August 2, 2021
Mass, Covid Precautions and Recommendations
I received the letter below, slightly edited for the writer’s privacy, from a concerned father who is also a medical doctor (pediatrician). His message to me is about our current Covid 19 situation and his family. I pass it along for your consideration:
I am (an active Catholic and) father of 2 children and a general pediatrician. I was a Catholic school teacher for 6 years before entering medicine.
I was at Mass this morning … and noted something quite particular. Of the 6 families with children that I could see, 5 of those families were wearing masks (parents as well as the non-infant children). That was in stark contrast to the rest of the worshipers where only about 25% were wearing masks. … My wife and I are vaccinated but my children, like the children in the 5 other families that I could see, cannot be vaccinated. I did not feel comfortable for my children in this setting. …
…There is some emerging data (currently moving from anecdotal to stronger evidence) that the delta variant is affecting children and infants much more than the original COVID-19 strain. I've heard this locally from my colleagues who care for hospitalized children and read published observations from pediatricians outside of Tucson.
Because of this, I ask you to consider taking the following actions:
1. Ask Mass attendees directly to wear masks while giving the reason that we need to make Mass attendance safe for those who cannot be vaccinated at this time (children).
2. Ask priests and deacons celebrating Mass as well as those participating in the Mass to wear masks when not speaking. This would serve as an example for parishioners in attendance.
3. Continue to encourage vaccination for those eligible as you are doing.
Thank you for your time and consideration of my suggestions.
+ A Catholic Father and Pediatrician
Our Current Situation according to Arizona Department of Health
46% of the Arizona’s population is fully vaccinated. 48% of the population has not received even a single dose. Approximately 80% of people 65 and over have been fully vaccinated. However, only 16% of under 20-year-olds are vaccinated. We need to be at 70% of the population fully-vaccinated to achieve herd immunity.
Anyone 12 years or older can receive the Pfizer-BioNtech COVID-19 vaccine. Pima County Health Clinics have COVID-19 vaccines available at no cost. Please check your local county health departments for availability in your area.
If you are NOT fully vaccinated, you should continue to wear a mask and take other precautions.
At this time, over 95% of people diagnosed with COVID-19 are unvaccinated. Breakthrough cases – infections that occur after an individual has been fully vaccinated – account for 0.1 percent of cases
Pima County Health Department (PCHD) Recommended COVID-19 Mitigation Measures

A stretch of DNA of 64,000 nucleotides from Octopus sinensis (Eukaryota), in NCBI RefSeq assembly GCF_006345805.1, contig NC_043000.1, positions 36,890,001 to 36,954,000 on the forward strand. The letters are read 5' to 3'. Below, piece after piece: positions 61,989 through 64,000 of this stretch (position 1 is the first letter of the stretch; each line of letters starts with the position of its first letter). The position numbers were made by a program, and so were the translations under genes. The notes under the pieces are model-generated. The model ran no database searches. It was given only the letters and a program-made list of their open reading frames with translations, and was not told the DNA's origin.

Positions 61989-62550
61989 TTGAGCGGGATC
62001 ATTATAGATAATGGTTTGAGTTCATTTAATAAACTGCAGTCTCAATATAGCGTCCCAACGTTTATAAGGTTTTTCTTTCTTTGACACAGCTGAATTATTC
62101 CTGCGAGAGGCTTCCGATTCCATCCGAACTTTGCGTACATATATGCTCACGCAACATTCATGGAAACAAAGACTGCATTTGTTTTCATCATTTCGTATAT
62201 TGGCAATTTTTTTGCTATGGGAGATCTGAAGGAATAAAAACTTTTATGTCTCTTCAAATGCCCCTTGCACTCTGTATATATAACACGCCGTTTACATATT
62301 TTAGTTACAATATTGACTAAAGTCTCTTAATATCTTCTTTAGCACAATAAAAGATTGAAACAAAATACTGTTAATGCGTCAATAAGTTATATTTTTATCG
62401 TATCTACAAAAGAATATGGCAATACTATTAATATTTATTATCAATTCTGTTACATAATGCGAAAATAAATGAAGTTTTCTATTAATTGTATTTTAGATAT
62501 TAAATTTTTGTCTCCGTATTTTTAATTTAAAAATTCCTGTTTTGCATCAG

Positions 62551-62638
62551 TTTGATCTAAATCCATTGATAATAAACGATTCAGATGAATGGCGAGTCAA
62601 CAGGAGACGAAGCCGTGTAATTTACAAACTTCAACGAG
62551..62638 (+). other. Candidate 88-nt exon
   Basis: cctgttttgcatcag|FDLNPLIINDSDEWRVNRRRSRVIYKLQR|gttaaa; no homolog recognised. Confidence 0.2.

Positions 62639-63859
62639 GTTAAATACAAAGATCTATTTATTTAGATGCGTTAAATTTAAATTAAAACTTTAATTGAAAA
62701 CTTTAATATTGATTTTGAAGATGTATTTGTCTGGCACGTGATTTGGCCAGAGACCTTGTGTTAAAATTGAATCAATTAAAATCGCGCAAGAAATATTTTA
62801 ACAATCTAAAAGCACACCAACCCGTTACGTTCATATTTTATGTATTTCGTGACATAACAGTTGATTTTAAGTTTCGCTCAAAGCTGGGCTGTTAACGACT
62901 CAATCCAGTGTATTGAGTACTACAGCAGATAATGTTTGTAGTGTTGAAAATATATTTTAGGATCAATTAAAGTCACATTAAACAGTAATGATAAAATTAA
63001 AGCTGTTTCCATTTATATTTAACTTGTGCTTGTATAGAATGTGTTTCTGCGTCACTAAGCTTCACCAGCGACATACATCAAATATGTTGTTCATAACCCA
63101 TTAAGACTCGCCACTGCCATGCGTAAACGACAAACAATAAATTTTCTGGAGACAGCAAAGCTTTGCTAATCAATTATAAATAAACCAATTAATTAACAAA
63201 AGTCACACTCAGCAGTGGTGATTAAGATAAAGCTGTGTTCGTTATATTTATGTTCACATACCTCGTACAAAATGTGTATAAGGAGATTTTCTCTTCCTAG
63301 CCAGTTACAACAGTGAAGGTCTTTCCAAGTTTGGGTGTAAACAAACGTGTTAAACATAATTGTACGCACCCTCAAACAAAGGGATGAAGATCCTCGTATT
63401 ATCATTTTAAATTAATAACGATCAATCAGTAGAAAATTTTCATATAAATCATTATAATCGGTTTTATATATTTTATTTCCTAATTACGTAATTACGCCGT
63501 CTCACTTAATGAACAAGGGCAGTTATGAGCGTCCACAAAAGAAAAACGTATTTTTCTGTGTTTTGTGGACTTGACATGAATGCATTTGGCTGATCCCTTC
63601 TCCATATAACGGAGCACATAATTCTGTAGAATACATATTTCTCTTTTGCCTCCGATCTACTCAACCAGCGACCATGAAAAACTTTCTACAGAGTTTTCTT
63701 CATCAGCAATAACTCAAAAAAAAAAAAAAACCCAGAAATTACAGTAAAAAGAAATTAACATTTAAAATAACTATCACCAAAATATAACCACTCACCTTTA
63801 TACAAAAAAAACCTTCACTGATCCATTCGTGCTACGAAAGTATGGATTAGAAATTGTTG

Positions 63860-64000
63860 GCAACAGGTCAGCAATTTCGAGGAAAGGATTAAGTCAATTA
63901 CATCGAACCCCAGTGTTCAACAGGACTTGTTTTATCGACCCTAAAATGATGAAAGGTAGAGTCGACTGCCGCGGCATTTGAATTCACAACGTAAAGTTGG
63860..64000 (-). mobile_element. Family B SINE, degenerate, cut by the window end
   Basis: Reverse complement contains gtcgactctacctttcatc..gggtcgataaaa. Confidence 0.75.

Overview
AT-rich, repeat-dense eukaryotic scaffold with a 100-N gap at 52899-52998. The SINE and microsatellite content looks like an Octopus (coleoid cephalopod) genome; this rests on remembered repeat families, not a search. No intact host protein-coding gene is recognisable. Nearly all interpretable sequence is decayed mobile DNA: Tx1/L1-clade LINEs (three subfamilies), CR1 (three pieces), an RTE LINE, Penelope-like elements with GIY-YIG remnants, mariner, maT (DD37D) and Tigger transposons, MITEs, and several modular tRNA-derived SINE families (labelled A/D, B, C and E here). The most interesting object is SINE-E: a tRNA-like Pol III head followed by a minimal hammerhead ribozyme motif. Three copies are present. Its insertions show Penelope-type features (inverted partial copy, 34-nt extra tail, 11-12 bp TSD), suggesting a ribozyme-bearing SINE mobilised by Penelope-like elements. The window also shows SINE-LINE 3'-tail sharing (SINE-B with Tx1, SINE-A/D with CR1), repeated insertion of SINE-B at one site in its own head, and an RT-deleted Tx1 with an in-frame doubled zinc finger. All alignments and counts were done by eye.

Face Coverings: PCHD strongly recommends that all Pima County residents 5 and older (including fully vaccinated individuals) wear masks in public indoor settings if six feet of physical distancing can’t be maintained.
Fully vaccinated as well as unvaccinated individuals who are immune compromised, including those undergoing transplant or cancer treatment, should seek the guidance of their clinical care team before discontinuing mask use.
People who are vaccinated and develop symptoms of COVID-19 should get tested for COVID-19.
What I recommend is what this young doctor and father urges you to do:
Directly ask Mass attendees to wear masks while giving the reason that we need to make Mass attendance safe for those who cannot be vaccinated at this time (children).
Ask priests and deacons celebrating Mass as well as those participating in the Mass to wear masks when not speaking to serve as an example for parishioners in attendance.
Continue to encourage vaccination for those eligible as you are doing.
Due to the growing risk for unvaccinated parents, children, in general families with small children are hereby dispensed from the Sunday Mass obligation until further notice. As circumstances related to Covid protocols may vary from place to place, it is entirely at the discretion of parents as to whether or not they conclude that it is best to bring small children to Mass or to spend special prayer time with them at home on Sunday.
May God bless you and keep you safe!
+Edward J. Weisenburger
Parish Opening for
may 14, 2021
CHANGES IN OUR PROTOCOLS FOR MAY 14, 2021
Message from Bishop Weisenburger
Diocese of Tucson
Dear Faithful Catholic,
As you probably are aware, the CDC has announced that facemasks and social distancing are no longer required at indoor events for those who have been fully vaccinated. This is great news! However, in charity we must recall those who cannot be vaccinated or fear the possible transmission of the Covid-19 virus to vulnerable family members. Indeed, charity and understanding remain the hallmarks of the true followers of Jesus Christ. For this reason I am asking each pastor to provide one weekend Mass that keeps the full protocols in place. All remaining weekend Masses will resume without requiring facemasks or social distancing. This change in protocols will begin on the weekend of Pentecost (May 22/23).